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ATTACHMENT AND BONDING


ACTIVITIES TO PROMOTE ATTACHMENTS IN TODDLERS

  1. Bottle feed your toddler, no matter what the age. Encourage eye contact by gently touching her cheek. DO NOT let her hold the bottle. Nourishment has to come from parent(s); be sure to hold her when feeding.
  2. If she turns away (avoiding eye contact) try placing a large mirror across from you. That way, when she turns away, she will see herself in your embrace.
  3. Continue to hold her in your gaze. It may take a long time for her to glance at you. When she finally does, be ready with a warm, loving, approving smile. This sounds little but is really big and pays big rewards.
  4. Encourage eye contact by gently tapping the bridge of her nose and yours as a hand signal to look at you.
  5. Play peek-a-boo.
  6. Have the baby pull a sticker off your nose - and put it back.
  7. Hold the baby in your arms and dance with her - a very synchronous activity.
  8. Swim together.
  9. Paint each other's faces with paint, powder or just pretend.
  10. Play musical nose - sing a song and let your child pinch your nose so you sound very silly. You stop singing if she breaks eye contact.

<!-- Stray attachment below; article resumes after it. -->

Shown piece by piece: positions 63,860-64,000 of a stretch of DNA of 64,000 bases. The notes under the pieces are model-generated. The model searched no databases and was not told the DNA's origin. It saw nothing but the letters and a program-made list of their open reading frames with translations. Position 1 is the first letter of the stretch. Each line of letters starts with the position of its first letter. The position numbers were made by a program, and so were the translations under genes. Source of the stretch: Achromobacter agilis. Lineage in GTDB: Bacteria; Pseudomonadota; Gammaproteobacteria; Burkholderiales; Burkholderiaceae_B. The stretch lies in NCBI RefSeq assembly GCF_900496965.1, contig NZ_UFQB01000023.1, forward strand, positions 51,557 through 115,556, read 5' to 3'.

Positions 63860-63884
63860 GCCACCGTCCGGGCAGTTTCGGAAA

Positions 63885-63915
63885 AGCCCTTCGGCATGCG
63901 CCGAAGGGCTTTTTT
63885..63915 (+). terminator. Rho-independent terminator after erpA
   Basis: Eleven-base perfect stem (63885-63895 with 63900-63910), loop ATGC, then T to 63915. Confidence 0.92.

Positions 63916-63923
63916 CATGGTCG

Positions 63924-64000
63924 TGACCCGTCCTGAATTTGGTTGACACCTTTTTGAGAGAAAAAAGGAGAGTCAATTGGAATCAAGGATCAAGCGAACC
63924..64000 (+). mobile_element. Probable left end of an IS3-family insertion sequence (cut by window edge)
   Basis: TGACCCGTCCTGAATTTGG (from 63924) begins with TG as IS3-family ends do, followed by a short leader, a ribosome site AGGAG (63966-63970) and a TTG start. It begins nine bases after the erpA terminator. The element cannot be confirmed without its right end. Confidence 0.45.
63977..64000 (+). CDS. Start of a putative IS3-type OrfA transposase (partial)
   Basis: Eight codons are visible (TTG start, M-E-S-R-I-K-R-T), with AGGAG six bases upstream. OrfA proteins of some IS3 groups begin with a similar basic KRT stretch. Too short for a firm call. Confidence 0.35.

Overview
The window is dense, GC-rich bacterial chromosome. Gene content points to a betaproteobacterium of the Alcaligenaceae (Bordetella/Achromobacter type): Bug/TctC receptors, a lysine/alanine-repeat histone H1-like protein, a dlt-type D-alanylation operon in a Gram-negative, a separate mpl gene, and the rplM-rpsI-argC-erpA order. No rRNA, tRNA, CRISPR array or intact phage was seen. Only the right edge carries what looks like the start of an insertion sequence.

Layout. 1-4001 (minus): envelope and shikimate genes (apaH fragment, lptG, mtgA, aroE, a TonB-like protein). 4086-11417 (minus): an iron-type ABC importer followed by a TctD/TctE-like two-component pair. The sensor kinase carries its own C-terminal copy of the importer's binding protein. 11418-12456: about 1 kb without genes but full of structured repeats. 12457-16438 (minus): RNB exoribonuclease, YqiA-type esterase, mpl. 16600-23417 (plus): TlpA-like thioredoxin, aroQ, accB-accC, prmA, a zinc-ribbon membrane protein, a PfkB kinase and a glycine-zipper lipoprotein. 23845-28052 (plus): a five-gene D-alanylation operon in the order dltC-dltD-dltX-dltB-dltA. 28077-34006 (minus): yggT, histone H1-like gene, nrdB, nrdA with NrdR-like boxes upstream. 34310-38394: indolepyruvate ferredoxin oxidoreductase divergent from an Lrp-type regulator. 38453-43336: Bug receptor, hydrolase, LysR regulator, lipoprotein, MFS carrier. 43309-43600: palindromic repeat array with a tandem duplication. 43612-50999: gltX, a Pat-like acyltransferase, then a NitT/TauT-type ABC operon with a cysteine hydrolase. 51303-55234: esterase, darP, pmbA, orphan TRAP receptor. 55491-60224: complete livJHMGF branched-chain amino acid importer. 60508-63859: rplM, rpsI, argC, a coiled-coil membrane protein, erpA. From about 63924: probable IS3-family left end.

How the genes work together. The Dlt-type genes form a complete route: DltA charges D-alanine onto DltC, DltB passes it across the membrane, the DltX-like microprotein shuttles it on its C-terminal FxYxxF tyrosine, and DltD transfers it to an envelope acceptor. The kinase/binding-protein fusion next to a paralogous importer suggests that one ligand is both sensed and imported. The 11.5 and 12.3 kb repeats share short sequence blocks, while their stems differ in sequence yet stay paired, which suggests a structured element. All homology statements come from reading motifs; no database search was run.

11. Play musical swing - put child in a baby swing. Face her as you push. Encourage eye contact by singing a song and stop if she looks away.
  12. Fill your cheeks with air. Have child "pop" them.
  13. Put lotion on each other.
  14. Ask her to feed you. This works great with raisins, Cheerios, or popcorn.
  15. Give Eskimo kisses - rub noses and stare into each other's eyes.
  16. Play in front of a mirror. Make faces, painting Mommy's face, trace each other's faces on the mirror with washable marker, finger paint, shaving cream. Let your child be your puppet and make her dance. Make dolls dance. Any kind of game that gets your child to relax and meet your eyes in the mirror will likely get her relaxed enough to meet your eyes directly.
  17. Instead of using an actual mirror, take turns being each other's mirror. Sit face to face, and have your child imitate every facial movement you make, and vice versa. Then try it with your whole body, mirroring each other's movements.
  18. For an older child, try lip-reading with each other. While you're not really getting eye contact, you're at least looking at each other's faces.
  19. Play a memory game with a more personal touch. Have your child look you over carefully. Then leave the room and return after you've changed something about yourself. See if she can figure out what is different. It could be something really obvious for younger kids, like taking off a sweater, but for older kids you could do something more challenging like buttoning one more button on the sweater.

 

From THE HANDBOOK OF INTERNATIONAL ADOPTION MEDICINE by Laurie C. Miller. © 2004 by Oxford University Press, Inc. Used by Permission.

 

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